On This Day Pre-Y2K

Confused by any of the jargon you see below? Check the Y2K Glossary!

April 14, 1999 Permalink

After doing many hours of research I came to the conclusion that the best thing for our family would be to move out of the suburb. I reached that decision for several reasons. First, I could not conceive how I could possibly store enough water for the six in our family besides my parents, mother-in-law and assorted relatives who might see the light too late.

Next, the waste problem concerned me very much. Only two years ago we connected to sewers after living with a septic tank for almost 25 years. I know there are good methods for disposing of waste, but I wanted to get back on a septic tank mainly because no one knows how long the disruptions might last.

Third, I was worried about the very likely possibility of rioting after a short time when there is no electricity and people start running out of food.

After a few weeks, my husband came to the same conclusions, and decided moving was what we would do. Although he is not old enough to retire and needs to continue working in order to pay for our preps, he was willing to drive farther to work for the time being,realizing it may only be for a few months as no one may be working after 1/1/2000.

If you’re wondering why I’m not working, I have in the past but now I take care of my mother during the day because she has Parkinson’s Disease and Alzheimer’s.

We started looking through the real estate ads in our Sunday paper and soon found property about 50 miles from our present home. It will take my husband 1 hour to drive to work, but he is resigned to that.

We will be building a new house there as soon as we sell ours and will have a well and septic system along with much wood for heating. Interestingly, we’ve both decided that even if Y2K is “a bump in the road” we would be content living in the country.

Our situation is different from others because we were blessed to have paid off our mortgage this month after almost 25 years, so we are not losing anything. My biggest worry is the time between selling the old house and the completion of the new house with our money having to be in the bank. We have a very reputable builder who has assured us the house can be finished in two months or three at the most.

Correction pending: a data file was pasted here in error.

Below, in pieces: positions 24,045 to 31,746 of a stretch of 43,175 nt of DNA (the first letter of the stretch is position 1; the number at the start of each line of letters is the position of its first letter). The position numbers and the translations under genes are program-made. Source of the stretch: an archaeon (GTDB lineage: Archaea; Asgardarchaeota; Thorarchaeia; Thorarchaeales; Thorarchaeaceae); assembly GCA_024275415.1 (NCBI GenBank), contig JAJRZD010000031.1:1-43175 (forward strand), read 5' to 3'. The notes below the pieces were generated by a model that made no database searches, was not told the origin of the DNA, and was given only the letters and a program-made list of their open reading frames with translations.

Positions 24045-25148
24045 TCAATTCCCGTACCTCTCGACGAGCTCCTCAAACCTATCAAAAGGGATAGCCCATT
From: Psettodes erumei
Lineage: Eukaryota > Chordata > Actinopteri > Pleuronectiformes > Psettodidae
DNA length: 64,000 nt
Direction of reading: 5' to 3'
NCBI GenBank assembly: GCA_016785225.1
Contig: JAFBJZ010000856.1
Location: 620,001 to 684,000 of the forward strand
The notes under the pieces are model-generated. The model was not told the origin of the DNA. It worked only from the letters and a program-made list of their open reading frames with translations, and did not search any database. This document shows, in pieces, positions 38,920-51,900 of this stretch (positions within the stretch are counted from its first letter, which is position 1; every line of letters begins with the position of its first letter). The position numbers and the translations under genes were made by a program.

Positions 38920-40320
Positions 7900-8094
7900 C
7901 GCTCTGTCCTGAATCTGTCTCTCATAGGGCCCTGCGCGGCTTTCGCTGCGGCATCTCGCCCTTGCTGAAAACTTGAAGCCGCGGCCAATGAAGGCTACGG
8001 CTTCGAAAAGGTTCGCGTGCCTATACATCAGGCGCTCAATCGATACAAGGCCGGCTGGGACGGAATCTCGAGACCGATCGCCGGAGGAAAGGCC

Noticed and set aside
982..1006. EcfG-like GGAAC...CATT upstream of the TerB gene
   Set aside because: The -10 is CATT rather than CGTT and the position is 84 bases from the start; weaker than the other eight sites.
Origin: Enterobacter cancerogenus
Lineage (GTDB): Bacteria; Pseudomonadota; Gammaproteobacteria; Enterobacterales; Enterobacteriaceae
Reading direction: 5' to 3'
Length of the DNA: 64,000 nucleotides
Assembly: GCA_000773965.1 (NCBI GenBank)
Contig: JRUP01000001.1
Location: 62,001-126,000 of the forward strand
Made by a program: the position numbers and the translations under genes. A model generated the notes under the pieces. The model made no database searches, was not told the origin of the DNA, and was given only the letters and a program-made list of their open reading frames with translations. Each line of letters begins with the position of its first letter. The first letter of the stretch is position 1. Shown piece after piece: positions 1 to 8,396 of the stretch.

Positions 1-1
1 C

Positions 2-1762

—Mary, Time Bomb 2000 Forums (LUSENET), 04/14/99

We all recognize that we base our perceptions and expectations of the impact of Y2K on incomplete data and theories. We then make decisions about how to best prepare for Y2K based on those expectations; and there’s the risk. If we prepare for a 1 and it turns out to be an 10, we’d be in deep do-do. On the other hand, if we prepare for a 10 and it turns out to be a 1, then we have lots of regret and we look pretty silly.

My point/observation is that I suspect that some folks are allowing their level of prep to influence their perceptions of Y2K news and information rather than have to face regrets now.

For instance: if I had resigned my job, sold my house, moved to an isolated location and spent all my savings (or worse, run up huge debts) in stockpiles for Y2K, I would actually be afraid to face the possibility that I might be wrong and that the majority of my prep was unnecessary. I would therefore fight all the more vehemently to defend my decisions as rational and prudent despite information that suggests I went overboard. I would reject any good news as a threat to my decisions and and glory over bad news as validation.

The exact opposite case could be stated as well, that one who does absolutely no prep and lives a block from Times Square would defend good news and reject the bad.

I guess we won’t know our true regrets until sometime next year. On the other hand, even if Y2K fizzles into a 2 or 3 in the U.S., our prep may be needed for potentially greater storms on the horizon.

In the end, some degree of prep is always good, but as you say, keep it prudent.

—David, Time Bomb 2000 Forums (LUSENET), 04/14/99

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